An HOA may not be right for everyone, but a community with an HOA has a lot of benefits for seniors. From guards at the gate and on the premises to built-in social opportunities, an HOA community is a great option. Most seniors love the easy care and comfortable living afforded by an HOA community; and homeowners of any age will enjoy using facilities like clubhouses and swimming pools -- but not having to maintain them. 

Consider a Townhouse

When you have kids at home, you probably need a big yard, but if you are downsizing or expect to have an empty nest soon, a townhouse may be your perfect match. Most include lawn care and exterior home care, so you won't have to worry about these tasks. Many townhome communities also have playgrounds, pools and other amenities -- so when the kids do visit, you have plenty of things to do.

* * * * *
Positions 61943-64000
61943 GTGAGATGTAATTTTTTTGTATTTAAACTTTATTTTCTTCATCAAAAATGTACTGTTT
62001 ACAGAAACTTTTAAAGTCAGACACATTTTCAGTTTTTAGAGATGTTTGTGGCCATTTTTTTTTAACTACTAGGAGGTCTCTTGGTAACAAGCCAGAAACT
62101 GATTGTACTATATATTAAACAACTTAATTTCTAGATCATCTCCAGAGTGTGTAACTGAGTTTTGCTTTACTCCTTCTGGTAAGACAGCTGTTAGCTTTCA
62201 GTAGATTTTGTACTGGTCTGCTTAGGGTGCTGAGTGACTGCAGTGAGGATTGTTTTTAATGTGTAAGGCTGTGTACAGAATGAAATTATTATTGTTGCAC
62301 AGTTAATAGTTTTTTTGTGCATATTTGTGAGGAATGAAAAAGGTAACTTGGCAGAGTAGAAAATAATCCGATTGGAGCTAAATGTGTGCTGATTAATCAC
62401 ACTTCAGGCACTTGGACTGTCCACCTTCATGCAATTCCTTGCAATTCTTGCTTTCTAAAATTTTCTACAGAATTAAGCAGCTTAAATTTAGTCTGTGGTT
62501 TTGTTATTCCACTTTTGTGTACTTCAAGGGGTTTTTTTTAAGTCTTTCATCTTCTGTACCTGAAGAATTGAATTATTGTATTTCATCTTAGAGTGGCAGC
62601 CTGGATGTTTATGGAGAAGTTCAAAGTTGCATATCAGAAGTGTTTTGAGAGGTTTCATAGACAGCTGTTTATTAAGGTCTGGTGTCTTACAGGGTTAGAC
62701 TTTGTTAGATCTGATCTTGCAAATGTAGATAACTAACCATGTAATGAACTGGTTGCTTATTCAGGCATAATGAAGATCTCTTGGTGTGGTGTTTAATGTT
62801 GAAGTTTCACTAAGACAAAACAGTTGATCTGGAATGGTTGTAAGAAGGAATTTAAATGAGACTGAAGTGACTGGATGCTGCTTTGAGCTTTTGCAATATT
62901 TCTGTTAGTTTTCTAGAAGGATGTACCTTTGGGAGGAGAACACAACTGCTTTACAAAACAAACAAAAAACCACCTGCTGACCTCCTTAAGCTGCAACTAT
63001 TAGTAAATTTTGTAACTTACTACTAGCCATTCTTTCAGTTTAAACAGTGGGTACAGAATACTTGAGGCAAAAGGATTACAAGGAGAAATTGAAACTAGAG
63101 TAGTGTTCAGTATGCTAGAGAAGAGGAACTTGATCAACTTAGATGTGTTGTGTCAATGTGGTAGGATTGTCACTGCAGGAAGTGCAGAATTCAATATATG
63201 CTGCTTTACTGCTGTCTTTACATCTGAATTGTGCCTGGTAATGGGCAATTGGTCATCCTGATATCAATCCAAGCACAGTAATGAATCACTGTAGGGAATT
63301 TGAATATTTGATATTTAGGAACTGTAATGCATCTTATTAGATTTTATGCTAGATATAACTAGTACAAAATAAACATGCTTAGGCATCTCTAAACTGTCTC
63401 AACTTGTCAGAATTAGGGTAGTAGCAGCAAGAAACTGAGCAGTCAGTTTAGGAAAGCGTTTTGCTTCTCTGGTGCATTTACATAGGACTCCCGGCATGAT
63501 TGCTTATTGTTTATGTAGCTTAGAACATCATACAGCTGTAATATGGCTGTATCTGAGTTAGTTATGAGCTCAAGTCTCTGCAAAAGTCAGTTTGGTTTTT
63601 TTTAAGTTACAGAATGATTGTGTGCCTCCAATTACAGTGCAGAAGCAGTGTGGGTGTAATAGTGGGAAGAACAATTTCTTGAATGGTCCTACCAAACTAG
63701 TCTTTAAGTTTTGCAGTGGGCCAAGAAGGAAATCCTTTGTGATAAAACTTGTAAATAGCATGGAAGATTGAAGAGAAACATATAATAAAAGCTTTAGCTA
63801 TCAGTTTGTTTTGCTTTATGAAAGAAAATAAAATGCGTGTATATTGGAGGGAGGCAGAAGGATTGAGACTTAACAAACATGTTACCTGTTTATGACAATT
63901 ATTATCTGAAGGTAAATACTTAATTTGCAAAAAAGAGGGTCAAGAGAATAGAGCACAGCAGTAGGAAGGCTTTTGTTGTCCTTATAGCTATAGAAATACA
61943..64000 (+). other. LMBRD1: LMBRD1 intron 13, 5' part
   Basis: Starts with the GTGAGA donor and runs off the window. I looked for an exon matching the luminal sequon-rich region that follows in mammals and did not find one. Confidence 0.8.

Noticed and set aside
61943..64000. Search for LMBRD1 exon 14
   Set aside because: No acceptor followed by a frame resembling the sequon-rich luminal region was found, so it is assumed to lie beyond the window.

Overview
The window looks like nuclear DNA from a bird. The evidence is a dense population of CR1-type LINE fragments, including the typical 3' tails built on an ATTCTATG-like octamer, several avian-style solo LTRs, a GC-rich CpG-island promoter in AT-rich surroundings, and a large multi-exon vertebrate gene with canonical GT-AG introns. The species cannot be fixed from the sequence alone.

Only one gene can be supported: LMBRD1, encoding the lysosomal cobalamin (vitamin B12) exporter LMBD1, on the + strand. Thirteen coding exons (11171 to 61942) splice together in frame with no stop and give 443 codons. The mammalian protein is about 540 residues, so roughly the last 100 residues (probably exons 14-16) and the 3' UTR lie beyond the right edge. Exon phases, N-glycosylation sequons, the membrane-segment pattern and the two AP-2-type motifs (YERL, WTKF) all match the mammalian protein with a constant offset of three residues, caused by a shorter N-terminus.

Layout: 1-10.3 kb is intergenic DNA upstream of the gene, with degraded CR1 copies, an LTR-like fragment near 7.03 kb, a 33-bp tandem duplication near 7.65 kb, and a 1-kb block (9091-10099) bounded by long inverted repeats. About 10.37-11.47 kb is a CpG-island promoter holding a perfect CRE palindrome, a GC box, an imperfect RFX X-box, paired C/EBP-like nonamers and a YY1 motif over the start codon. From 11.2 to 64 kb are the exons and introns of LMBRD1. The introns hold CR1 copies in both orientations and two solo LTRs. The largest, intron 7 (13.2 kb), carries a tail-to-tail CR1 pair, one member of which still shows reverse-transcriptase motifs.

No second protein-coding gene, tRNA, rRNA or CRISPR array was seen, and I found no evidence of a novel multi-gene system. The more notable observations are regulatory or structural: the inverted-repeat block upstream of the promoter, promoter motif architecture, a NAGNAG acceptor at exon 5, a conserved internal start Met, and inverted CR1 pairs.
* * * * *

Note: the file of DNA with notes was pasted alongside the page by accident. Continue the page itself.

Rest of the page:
Buy a Turnkey Home

Unless you love working and improving your own residence, a home that needs a lot of renovation or that will eventually need some work may not be your best bet. Even if you don't DIY, having work done can be disruptive and expensive -- and there are too many turnkey homes on the market to deal with a fixer-upper. 

Invest in Upgrades

You may not need them now, but a home that has some adaptive or mobility upgrades in place, or that is well suited to having these modifications later will serve you well. Look for handrails in the bathroom, a built-in bench in the shower and other touches that will make the home easy and safe to navigate for all ages.